Older and younger generations march in Tunis to reject President Kais Saied’s draft constitution, days ahead of a referendum.
Tunis, Tunisia – Hundreds of people have rallied in Tunis to protest against a draft constitution proposed by President Kais Saied, two days before a planned referendum on the charter.
The National Salvation Front alliance of opposition groups led a march through the Tunisian capital on Saturday to reject the president’s constitution change programme and decried what they call an undemocratic and illegal process.
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Many of the protesters were from the older generation, who had lived under former President Zine Abbedine Ben Ali and took part in the 2011 revolution which forced him from office.
Among them was Amna Fehty, an Ennadha supporter who said she was there to “fight for freedom and democracy”.
“We cannot progress or have any power in this world under a dictatorship,” she told Al Jazeera.
“I do not want to see our children live as slaves under a dictator.”
Tension has been rising in the country in advance of the vote amid fears that the draft constitution would serve as the basis of a new hyper-presidential government system.
The referendum is being held one year after Saied suspended the parliament and sacked the government in what his opponents call a power grab. The president said he was responding to the popular will and saving the country from imminent danger.
He soon began ruling by decree and has dismantled some of the country’s democratic state institutions including the Supreme Judicial Council, while pushing for a new constitution, a draft of which was published last month.
The charter would limit the powers of the parliament and judiciary and enshrine the powers he has accumulated over the past year.
A member of the executive committee of the National Salvation Front called Monday’s referendum “another link in a series of illegal events.”
“We are here to state for history that we believe this new constitution is completely illegitimate and will continue to respect the 2014 constitution,” Jaohar ben Mbarek told Al Jazeera.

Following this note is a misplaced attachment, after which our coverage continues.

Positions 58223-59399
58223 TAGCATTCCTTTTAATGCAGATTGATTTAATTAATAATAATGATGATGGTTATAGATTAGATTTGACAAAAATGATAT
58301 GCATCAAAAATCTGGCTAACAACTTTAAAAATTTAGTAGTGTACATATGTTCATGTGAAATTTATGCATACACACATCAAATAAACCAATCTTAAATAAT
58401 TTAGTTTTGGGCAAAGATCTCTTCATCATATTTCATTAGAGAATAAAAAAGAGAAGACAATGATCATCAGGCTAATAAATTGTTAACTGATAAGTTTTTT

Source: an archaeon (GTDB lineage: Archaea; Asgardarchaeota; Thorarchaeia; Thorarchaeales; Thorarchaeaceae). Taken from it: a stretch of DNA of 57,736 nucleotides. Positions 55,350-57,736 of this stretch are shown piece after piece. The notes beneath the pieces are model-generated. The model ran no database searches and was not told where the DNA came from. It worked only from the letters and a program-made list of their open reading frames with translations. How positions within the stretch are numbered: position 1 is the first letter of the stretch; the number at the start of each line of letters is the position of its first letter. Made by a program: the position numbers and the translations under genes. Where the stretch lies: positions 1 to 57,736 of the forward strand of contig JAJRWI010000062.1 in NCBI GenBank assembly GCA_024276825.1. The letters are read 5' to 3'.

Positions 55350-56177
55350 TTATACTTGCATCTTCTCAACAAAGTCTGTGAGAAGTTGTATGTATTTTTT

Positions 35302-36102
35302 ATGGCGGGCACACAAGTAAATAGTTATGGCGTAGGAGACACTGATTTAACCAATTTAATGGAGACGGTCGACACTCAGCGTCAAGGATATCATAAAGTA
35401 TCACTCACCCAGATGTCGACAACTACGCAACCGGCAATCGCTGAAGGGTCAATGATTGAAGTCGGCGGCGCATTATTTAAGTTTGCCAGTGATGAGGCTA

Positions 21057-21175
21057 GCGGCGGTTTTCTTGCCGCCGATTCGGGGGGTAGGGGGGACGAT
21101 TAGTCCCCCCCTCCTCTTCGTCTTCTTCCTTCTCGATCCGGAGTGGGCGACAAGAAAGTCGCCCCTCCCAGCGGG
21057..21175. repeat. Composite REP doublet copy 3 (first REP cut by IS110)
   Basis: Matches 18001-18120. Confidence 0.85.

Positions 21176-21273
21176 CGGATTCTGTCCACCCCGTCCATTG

There were also some younger people among the crowds at Saturday’s rally. They said that Kais Saied is stealing their chance to develop their democracy.
Alabbas Ben Abdennabi, a 22-year-old business studies student, told Al Jazeera “Kais Saied did a coup d’etat, he betrayed the Tunisian people who voted for him … [Saied] wants to be like a sultan.”
Ammen Ekalini, a 20-year-old activist, came to the demonstration with fellow students and said they are undeterred by the referendum and ready to fight for democracy.
“We want the world to know that we are the generation of democracy,” he told Al Jazeera.
“We know how much our parents suffered under dictatorship, they were here [on Avenue Habib Bourguiba, Tunis] in 2011 during the revolution. We know this constitution will go through. It says in Article 139 that whether yes or no wins, it will be activated.”
Duaa Naceur, an 18-year-old high school student, told Al Jazeera, “Saied wants to steal all our rights, but we won’t let him.”
“Our message to the world is: help us rebuild our democracy. We are capable, we can do it.”
Saturday’s peaceful rally followed a protest the previous evening where police arrested several protesters and violently beat activists.
Al Jazeera witnessed violent beatings and use of pepper spray at Friday’s protest.
The Ministry of the Interior said protesters initiated the violence against police.
The Tunisian labour union UGTT condemned the police violence and demanded the release of detainees and a full investigation saying, “We hold the president accountable for this authoritarian deviation.”